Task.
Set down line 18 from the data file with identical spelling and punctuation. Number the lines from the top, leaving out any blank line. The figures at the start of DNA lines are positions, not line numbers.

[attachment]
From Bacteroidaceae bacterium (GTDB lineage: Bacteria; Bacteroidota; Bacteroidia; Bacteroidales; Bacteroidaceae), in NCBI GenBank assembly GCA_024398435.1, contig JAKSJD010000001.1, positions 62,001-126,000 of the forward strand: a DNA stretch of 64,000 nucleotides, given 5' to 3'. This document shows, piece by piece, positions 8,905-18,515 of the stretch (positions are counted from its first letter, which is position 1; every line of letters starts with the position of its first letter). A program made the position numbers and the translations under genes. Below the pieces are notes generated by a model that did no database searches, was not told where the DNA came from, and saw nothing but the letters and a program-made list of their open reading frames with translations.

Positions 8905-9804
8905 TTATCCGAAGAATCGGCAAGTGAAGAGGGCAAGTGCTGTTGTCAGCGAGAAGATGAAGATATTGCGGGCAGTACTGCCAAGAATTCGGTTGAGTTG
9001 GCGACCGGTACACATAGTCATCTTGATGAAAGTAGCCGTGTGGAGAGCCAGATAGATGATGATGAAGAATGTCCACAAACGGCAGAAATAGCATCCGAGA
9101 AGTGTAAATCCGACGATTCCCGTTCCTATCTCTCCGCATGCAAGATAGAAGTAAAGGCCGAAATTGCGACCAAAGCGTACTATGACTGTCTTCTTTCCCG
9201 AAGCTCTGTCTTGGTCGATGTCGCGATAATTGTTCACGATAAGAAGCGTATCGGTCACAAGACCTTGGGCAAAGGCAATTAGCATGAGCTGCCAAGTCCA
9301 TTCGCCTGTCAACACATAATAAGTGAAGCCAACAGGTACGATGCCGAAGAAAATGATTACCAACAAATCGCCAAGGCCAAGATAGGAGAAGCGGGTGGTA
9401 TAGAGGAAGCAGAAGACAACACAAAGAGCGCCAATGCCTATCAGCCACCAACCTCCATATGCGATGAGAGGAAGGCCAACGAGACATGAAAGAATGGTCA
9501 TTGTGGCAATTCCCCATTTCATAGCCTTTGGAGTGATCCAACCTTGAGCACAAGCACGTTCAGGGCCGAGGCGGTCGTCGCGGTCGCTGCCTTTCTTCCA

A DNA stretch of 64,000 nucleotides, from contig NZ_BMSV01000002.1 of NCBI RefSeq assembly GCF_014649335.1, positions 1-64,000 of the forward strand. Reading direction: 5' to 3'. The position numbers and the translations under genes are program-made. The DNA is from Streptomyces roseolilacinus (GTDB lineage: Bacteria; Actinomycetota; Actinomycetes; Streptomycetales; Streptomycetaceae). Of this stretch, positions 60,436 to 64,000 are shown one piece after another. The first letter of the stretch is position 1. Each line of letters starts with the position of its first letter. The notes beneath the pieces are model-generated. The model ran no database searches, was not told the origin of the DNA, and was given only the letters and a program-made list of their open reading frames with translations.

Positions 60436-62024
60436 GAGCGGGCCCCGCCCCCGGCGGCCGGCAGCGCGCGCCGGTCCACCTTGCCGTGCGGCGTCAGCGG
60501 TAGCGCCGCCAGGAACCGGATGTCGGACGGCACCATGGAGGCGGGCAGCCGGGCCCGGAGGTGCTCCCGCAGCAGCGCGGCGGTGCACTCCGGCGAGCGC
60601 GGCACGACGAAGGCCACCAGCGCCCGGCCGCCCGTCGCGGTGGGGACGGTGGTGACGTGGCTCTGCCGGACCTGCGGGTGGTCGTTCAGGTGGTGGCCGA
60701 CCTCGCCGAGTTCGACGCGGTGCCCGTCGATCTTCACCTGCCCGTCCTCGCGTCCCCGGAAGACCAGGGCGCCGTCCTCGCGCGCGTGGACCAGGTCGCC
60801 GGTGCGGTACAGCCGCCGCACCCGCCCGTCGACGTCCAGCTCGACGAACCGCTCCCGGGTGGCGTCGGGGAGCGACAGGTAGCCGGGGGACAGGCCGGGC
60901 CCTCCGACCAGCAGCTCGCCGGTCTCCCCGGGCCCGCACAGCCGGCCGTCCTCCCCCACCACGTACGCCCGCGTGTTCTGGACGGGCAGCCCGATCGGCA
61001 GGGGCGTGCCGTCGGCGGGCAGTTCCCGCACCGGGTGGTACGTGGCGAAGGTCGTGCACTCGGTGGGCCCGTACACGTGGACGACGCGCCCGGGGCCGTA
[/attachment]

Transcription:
61001 GGGGCGTGCCGTCGGCGGGCAGTTCCCGCACCGGGTGGTACGTGGCGAAGGTCGTGCACTCGGTGGGCCCGTACACGTGGACGACGCGCCCGGGGCCGTA